So this is how the EIA process looks like. The project proponent begins by selecting the site for the project. But while selecting the site, he needs to ensure that the proposed site does not fall under an ecologically sensitive zone, or under the coastal regulation zone. If it falls under any such regulated zones or divisions, then it is the responsibility of the project proponent to select an alternate site. Once the proposed site has been finalized, the project proponent needs to carry out the environmental impact assessment. This report has to be prepared by the project proponent, and he can seek the help of consultants if required. This report will contain the details of environmental damage that the project might cause. And it also suggests suitable mitigation measures.
Next, the project proponent should apply for a no-objection certificate with the Central Pollution Control Board, which is responsible for arranging public hearings. These public hearings, consider the local community as a stakeholder in the project, and it provides them an opportunity to raise their grievances and their objections against the project. They can even see clarification from the project proponent. These public hearings are heard by the public hearing committee that is headed by the district collector or the Deputy Commissioner of the district. Based on these public hearings, and based on the feedback received by the local community, suitable changes are suggested to the project, which has to be inculcated by the project proponent once the public hearings are completed, or no objection certificate is issued by the State Pollution Control Board, and similar approvals have to be obtained by the project proponent from other authorities as well, such as the state forest department. Now, the project proponent can submit all these documents along with the EIA report to the environmental appraisal committee. For Category B projects, the decisions are made by the state-level expert appraisal committee and for Category A projects. The decisions are made by the expert appraisal committees that are constituted under the Ministry of Environment and Forests. These expert committees can either accept the project or they can reject the project or they can even suggest suitable changes to the project based on the EIA report and other clearances provided by the project proponent. So the project proponent can begin the project only after obtaining the environmental clearance certificate from the expert appraisal committees.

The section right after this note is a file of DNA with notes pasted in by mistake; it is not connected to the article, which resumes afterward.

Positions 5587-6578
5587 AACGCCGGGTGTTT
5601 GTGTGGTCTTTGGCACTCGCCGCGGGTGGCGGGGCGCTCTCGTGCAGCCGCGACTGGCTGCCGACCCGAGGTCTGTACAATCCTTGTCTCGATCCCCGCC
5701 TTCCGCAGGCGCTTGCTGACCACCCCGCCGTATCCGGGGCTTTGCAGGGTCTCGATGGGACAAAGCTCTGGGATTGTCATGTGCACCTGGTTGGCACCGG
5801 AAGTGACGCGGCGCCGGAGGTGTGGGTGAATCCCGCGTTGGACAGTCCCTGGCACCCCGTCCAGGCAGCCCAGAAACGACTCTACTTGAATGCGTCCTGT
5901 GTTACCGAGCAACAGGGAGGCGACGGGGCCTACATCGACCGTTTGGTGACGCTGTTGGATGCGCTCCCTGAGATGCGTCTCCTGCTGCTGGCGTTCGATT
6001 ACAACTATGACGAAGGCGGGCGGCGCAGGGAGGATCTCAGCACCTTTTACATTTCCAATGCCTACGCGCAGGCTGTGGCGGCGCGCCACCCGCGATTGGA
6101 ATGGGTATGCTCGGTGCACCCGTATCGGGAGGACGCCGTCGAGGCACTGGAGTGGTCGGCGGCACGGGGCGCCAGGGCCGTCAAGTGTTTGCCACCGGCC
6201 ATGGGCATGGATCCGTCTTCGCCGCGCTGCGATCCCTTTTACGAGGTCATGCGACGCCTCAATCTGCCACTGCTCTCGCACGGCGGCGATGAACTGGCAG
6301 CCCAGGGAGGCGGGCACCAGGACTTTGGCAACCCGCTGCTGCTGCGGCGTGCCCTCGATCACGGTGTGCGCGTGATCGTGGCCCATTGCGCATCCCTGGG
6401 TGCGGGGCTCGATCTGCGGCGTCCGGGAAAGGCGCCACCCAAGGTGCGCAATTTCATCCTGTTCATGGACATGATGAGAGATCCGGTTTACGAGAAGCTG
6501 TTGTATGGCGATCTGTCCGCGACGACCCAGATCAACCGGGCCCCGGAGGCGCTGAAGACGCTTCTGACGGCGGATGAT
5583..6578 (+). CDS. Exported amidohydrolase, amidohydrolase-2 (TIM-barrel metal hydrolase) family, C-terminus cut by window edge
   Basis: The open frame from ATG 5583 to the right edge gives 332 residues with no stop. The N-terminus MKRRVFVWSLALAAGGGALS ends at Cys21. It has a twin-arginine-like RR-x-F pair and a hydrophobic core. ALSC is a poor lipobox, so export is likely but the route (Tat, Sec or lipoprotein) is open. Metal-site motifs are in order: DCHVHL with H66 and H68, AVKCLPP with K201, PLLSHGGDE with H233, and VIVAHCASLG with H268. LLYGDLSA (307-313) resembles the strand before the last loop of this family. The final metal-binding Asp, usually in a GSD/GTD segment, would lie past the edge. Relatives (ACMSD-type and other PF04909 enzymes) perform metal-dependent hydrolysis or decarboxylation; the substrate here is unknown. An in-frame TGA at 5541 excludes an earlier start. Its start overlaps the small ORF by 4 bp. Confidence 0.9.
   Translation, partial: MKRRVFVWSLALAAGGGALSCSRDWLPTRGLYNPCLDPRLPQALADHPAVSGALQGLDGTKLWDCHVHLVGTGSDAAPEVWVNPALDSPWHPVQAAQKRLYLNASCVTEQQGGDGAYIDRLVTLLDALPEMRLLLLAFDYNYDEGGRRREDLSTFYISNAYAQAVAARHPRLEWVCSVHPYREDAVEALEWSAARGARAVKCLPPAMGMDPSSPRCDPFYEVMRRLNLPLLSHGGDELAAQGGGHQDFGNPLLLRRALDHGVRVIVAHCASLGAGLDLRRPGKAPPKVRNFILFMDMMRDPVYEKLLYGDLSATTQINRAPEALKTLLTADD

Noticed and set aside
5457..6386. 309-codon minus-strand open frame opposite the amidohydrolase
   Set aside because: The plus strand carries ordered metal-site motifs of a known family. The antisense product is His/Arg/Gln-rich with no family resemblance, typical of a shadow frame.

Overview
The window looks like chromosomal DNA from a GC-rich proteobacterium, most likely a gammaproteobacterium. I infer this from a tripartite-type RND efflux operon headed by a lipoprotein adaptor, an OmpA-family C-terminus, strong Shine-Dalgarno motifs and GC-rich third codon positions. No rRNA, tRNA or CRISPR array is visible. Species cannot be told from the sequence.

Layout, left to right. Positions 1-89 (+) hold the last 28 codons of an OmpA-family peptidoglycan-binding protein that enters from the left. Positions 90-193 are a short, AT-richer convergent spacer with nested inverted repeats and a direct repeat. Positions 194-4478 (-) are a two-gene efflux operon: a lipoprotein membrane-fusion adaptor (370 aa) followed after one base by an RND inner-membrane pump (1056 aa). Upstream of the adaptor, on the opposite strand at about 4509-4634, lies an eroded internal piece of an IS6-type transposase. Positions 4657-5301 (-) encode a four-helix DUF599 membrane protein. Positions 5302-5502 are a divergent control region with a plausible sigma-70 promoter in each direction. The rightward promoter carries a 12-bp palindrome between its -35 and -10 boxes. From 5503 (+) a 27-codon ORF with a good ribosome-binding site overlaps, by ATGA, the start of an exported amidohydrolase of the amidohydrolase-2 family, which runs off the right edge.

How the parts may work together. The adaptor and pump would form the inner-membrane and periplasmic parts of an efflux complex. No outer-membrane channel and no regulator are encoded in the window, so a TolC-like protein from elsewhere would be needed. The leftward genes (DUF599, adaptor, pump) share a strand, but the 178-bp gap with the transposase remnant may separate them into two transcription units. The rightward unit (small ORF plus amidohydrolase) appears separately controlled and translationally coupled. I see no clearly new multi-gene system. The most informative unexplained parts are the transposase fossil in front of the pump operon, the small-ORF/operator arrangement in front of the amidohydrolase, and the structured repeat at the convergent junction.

Now, let us understand what updates are being suggested by the draft notification to the EIA notification of 2006. See under the existing rules, the local community should be given a minimum time of 30 days to respond. The draft notification proposes to bring down this period to just 25 days. So this will reduce the time available for the local community to respond and bring up their objections against the project. Then under the current rules, the entire process of a public hearing has to be completed within 45 days. The draft notification proposes to bring down this period to 40 days. So the main objective of the draft notification is to speed up the environmental clearance process by cutting down on the time that is available for public hearings. So this will help speed up the execution of projects, which is good for growth, but by reducing the time available for public hearings, it affects the ability of the local community to raise its objections against the project.